Friday, February 26, 2010

I cut a hole, I kitchener’d a shoulder, I set in a sleeve.

I was working from the inside – the facing makes things awkward. I kept looking at the outside to see how the seam looked – it looked fine – but only when I was completely finished and had embarked on hemming the facing down, did I notice that the mock seam on the sleeve was slightly askew, not pointing straight down as it must do.

So I unpicked perhaps a third of my sewing – putting further strain on those poor sliced stitches? – and pinned the sleeve properly in place. I found myself in a recognisable state of frustration, impatience, and tiredness – just the mood in which an ill-judged tug turns misfortune into disaster.

It looks from the picture as if my seam is swallowing the patterning at the top of the sleeve. Is there a better way to do it? Perhaps just as well I stopped when I did.

For I retreated at that point to the cheerful and calming sock, and have reached the heel flap. I’ve even chosen the next pair of socks, and put the yarn among the things to take to Glasgow today. Nothing would be worse than running out. I should be able to finish the present pair and include them in the package when the Grandson Sweater goes to London, as they are meant for the Grandson’s mother.

(Rachel is part of a team making a long-term study of the development of twins. Her boss the Professor should be fascinated by these socks.)

I don’t know whether Kitchener’ing is allowed, for the shoulder. Will it be firm enough? I could have done a three-needle bind-off but I thought that that pleasant ridge was a design element too far in this case. Finullgarn is firm and robust; I’m reasonably confident. It looks very nice.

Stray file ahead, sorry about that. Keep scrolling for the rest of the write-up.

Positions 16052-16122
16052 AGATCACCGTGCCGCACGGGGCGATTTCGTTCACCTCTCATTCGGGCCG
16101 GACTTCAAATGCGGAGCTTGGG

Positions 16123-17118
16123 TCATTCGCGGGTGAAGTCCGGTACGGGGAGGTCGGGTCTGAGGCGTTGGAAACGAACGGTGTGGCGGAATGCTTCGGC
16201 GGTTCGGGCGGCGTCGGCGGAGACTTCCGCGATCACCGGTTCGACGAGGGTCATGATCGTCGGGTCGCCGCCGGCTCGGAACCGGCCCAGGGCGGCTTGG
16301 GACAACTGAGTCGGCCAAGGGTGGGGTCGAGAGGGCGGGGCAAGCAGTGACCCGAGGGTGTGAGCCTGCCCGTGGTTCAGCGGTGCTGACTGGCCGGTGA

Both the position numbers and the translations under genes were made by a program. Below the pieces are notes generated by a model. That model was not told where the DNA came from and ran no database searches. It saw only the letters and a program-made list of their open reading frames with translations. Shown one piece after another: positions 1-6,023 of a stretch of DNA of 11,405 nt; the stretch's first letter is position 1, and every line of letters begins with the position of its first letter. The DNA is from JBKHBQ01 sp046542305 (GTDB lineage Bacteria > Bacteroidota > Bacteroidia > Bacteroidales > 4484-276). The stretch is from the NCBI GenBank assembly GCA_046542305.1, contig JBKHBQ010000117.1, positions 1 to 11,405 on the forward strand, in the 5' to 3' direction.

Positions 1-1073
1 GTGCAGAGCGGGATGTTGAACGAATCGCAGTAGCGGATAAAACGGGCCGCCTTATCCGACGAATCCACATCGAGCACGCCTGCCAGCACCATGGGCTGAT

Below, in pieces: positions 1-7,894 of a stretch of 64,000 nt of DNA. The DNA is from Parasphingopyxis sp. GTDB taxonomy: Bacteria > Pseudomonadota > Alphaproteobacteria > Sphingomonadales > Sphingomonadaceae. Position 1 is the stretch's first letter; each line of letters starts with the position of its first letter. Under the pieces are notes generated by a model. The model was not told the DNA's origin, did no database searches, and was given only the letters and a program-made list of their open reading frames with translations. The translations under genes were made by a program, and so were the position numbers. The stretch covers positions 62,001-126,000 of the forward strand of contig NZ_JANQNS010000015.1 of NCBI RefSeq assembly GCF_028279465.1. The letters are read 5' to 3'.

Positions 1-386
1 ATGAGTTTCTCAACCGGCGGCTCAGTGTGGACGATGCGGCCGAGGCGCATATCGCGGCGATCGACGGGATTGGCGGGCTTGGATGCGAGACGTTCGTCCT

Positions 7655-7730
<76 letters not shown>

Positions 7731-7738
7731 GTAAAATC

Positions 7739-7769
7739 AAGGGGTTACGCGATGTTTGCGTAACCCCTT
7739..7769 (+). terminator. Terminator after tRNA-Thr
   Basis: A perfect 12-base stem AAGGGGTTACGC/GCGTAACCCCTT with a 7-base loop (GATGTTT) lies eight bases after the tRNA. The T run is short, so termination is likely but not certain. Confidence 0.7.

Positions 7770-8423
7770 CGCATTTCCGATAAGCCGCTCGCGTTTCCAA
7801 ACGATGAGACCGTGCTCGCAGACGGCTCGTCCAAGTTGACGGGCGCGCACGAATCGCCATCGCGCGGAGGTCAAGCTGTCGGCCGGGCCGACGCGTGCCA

Theresa has most kindly sent me the stitch pattern for her beautiful wavy-line sweater. (Scroll down a couple of entries to see a series of pictures of it.) We both hesitate over this, but I’m pretty sure – from my days as a KnitList “mom” when we seemed to discuss nothing but copyright law and knitting-in-airplanes – that you can’t copyright a stitch pattern. The detailed instructions for turning it into that beautiful jacket, would be another matter entirely. Those she rightly didn't send.

I can’t wait to start swatching.


So, we’re off to Glasgow. Back here Sunday, insh’Allah. Perthshire is covered in deep snow, and thousands are without electricity, so perhaps it’s just as well we’re not going there today as had once been adumbrated.


  1. You are so brave to even contemplate these manouvres!

  2. It looks as though the seam is in the right place on the sleeve pattern, so, sewing down the facing may well help that bit of the sleeve lie flat as it goes into the body, and certainly steaming and patting will do some good. I would be inclined to steam and pat things flat before sewing the facing - it will help ensure you can get the stitching in the right place.

  3. Congratulations on placing the first sleeve!
    The sweater looks terrific.
    Lisa in Toronto

  4. Cynthia1:04 PM

    Hi Jean,